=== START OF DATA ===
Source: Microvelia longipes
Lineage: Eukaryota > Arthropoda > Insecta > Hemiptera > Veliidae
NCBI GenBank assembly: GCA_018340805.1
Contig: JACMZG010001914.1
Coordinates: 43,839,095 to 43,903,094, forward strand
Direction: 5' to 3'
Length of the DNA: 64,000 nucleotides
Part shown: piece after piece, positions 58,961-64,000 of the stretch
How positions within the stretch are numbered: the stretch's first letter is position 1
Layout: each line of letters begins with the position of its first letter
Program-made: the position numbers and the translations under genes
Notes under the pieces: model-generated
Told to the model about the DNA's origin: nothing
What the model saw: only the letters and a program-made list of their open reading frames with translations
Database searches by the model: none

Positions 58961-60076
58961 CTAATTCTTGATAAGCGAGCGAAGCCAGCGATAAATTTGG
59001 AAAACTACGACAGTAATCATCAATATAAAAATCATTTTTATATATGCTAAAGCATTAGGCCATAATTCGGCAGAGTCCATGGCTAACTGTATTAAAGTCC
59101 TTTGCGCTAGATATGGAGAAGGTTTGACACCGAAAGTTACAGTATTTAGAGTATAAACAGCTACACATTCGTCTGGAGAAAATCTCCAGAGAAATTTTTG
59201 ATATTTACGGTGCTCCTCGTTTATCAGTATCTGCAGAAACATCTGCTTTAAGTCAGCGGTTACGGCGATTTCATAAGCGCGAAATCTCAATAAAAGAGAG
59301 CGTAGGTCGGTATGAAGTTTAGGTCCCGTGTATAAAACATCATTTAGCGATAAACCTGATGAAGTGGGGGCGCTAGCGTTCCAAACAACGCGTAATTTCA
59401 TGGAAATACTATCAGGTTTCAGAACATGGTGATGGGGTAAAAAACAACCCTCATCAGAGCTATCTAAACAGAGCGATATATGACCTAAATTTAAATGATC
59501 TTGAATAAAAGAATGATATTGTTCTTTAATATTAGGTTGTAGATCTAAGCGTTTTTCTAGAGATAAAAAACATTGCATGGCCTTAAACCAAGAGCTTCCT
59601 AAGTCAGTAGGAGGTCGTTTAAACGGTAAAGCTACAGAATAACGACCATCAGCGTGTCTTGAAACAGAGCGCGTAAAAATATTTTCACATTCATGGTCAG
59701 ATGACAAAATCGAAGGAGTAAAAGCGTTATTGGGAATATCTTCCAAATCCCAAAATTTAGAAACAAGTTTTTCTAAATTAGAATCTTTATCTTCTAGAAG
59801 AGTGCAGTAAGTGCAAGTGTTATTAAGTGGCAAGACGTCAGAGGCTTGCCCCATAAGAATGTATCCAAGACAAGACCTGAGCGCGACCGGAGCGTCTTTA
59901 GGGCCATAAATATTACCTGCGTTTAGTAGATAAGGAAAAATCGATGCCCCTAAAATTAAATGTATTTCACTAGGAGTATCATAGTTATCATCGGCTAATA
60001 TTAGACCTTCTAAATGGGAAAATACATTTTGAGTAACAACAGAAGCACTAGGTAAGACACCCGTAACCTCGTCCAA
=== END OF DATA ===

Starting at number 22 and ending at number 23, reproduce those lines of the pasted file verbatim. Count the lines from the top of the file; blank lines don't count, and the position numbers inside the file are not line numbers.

59401 TGGAAATACTATCAGGTTTCAGAACATGGTGATGGGGTAAAAAACAACCCTCATCAGAGCTATCTAAACAGAGCGATATATGACCTAAATTTAAATGATC
59501 TTGAATAAAAGAATGATATTGTTCTTTAATATTAGGTTGTAGATCTAAGCGTTTTTCTAGAGATAAAAAACATTGCATGGCCTTAAACCAAGAGCTTCCT